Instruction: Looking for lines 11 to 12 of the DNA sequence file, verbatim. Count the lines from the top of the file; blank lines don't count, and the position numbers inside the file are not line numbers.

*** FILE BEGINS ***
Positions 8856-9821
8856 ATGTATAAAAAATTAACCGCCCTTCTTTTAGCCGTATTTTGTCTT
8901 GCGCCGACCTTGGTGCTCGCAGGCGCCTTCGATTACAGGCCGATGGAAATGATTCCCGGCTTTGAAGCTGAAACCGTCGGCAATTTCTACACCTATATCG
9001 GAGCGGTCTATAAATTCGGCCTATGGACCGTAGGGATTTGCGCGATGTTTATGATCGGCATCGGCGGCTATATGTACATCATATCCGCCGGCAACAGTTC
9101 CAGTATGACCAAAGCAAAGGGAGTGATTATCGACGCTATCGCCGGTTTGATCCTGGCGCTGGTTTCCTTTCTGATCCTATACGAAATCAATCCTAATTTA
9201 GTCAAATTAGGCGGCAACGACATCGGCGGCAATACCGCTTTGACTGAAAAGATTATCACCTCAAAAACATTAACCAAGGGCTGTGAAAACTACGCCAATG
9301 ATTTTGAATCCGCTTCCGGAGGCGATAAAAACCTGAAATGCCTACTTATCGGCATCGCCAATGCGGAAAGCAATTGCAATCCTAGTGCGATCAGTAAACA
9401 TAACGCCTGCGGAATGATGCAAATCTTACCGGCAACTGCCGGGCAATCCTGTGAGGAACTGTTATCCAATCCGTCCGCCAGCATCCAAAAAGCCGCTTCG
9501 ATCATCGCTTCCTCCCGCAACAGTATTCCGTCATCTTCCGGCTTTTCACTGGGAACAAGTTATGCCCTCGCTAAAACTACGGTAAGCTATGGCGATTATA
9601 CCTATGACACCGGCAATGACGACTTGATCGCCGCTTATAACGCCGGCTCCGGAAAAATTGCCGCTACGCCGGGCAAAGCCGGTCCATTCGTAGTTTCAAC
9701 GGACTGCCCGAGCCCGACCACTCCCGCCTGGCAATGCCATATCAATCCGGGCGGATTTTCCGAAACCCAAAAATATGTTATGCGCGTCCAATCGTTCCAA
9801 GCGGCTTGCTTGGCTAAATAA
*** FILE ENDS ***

9701 GGACTGCCCGAGCCCGACCACTCCCGCCTGGCAATGCCATATCAATCCGGGCGGATTTTCCGAAACCCAAAAATATGTTATGCGCGTCCAATCGTTCCAA
9801 GCGGCTTGCTTGGCTAAATAA